[EDITORIALS]The railroad’s dubious oil deal

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[EDITORIALS]The railroad’s dubious oil deal

The Korean Rail Traffic Development Foundation, an affiliate of Korea National Railroad, may lose a $6.2 million deposit it put down toward the purchase of a Russian oil company. The Russian government did not approve the acquisition, and the contract was terminated. There are rumors that Kim Se-ho, vice minister of construction and transportation, Shin Kwang-ho, president of Korea National Railroad, and Lee Kwang-jae, Uri Party assemblyman, are involved in the case. We hope that the various suspicions surrounding the case will be scrupulously clarified.
The Board of Audit and Inspection said it would focus its investigation into the matter on the Korea National Railroad’s motive for getting involved in the oil business. The railroad, which is Korea’s second-largest consumer of oil, said it did so to reduce the burden of high oil prices with a stable supply. But oil development is a business that requires specialized skill, and the chances of success in such a venture would seem to have been extremely low ―especially considering that the oil field the railroad had planned to develop had been abandoned once before by the Korea National Oil Corp.
It should be made clear whether the decision to develop the field was that of Korea National Railroad, which has no relevant experience, or whether outside pressure was involved. It is said that representatives of Korea Crude Oil, a company that the Korea Rail Traffic Development Foundation established for oil development, are hometown friends of Lee Kwang-jae.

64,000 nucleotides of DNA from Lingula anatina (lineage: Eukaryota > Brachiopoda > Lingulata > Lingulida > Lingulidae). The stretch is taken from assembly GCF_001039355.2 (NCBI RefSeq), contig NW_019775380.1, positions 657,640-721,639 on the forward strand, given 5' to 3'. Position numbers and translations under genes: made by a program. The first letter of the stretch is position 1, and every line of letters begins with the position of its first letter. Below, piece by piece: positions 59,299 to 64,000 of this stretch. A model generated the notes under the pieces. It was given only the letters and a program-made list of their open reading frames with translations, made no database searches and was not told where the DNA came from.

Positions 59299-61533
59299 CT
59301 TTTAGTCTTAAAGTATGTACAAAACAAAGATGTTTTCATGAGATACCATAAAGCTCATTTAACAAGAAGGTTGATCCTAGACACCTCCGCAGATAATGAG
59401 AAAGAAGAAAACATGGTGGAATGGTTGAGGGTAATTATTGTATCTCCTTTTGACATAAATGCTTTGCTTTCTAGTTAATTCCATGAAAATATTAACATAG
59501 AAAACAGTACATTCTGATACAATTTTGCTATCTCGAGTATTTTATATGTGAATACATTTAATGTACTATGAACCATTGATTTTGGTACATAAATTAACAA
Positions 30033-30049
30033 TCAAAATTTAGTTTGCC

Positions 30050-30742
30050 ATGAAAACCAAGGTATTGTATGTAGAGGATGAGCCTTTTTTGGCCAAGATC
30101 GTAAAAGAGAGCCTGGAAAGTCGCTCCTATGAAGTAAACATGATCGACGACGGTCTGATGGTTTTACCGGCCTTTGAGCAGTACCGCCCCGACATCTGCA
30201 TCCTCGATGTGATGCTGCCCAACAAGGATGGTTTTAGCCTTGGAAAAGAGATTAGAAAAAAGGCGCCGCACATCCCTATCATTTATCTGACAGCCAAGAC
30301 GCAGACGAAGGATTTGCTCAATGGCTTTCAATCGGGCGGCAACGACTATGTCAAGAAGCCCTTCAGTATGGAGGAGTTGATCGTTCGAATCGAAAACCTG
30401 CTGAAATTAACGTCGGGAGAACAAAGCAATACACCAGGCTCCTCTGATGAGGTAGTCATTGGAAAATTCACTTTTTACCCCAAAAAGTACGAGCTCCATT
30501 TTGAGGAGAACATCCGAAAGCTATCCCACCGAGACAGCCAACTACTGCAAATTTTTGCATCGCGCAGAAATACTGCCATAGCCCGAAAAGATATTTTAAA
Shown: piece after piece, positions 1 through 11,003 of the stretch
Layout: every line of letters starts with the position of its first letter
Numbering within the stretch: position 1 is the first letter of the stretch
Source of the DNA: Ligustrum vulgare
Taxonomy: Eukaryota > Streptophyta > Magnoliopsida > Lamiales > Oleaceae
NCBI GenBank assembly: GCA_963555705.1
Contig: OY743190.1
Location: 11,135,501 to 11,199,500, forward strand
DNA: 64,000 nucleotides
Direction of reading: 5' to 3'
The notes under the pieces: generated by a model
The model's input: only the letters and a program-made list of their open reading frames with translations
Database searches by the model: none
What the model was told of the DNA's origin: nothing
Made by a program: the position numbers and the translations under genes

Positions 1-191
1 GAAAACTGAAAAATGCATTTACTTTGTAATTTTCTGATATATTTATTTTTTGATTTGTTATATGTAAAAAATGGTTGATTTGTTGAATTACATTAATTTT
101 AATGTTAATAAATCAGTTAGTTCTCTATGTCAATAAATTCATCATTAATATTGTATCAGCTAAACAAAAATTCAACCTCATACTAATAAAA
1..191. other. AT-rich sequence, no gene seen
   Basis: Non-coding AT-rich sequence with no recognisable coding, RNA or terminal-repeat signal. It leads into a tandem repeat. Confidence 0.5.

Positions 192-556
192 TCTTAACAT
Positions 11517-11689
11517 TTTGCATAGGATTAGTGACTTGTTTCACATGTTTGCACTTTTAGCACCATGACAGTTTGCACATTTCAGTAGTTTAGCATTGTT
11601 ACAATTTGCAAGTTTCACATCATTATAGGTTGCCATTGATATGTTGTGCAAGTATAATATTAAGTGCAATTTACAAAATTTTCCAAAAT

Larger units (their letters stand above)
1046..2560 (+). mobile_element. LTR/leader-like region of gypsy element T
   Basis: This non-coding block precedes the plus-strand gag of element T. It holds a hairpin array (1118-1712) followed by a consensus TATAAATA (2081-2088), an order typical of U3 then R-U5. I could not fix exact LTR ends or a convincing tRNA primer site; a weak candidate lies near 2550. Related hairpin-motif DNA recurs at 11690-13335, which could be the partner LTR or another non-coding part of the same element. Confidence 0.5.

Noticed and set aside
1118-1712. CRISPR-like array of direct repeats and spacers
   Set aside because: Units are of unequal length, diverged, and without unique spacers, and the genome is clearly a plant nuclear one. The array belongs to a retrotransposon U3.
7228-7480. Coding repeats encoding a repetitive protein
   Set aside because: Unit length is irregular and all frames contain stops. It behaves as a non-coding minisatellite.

Mr. Lee presented a report on energy policy last year; for that reason, Mr. Lee is suspected of pressuring the railroad to get into the oil business. Mr. Lee, however, denies any involvement. Whether he was involved or not should be clarified.
It is also suspicious that Shin Kwang-ho, president of Korea National Railroad, personally visited Mr. Lee to report on the oil development business.
The deposit for the acquisition was loaned to Korea Crude Oil by Woori Bank. Even though Korea National Railroad was the guarantor, it is suspicious that such a large amount of money was so easily handed over. The role played by Kim Se-ho, who headed the Korea National Railroad when the oil venture began, should also be clarified. Only a strict audit will ease the public’s concern over whether taxpayers’ money was wasted in an instance of reckless business misconduct.
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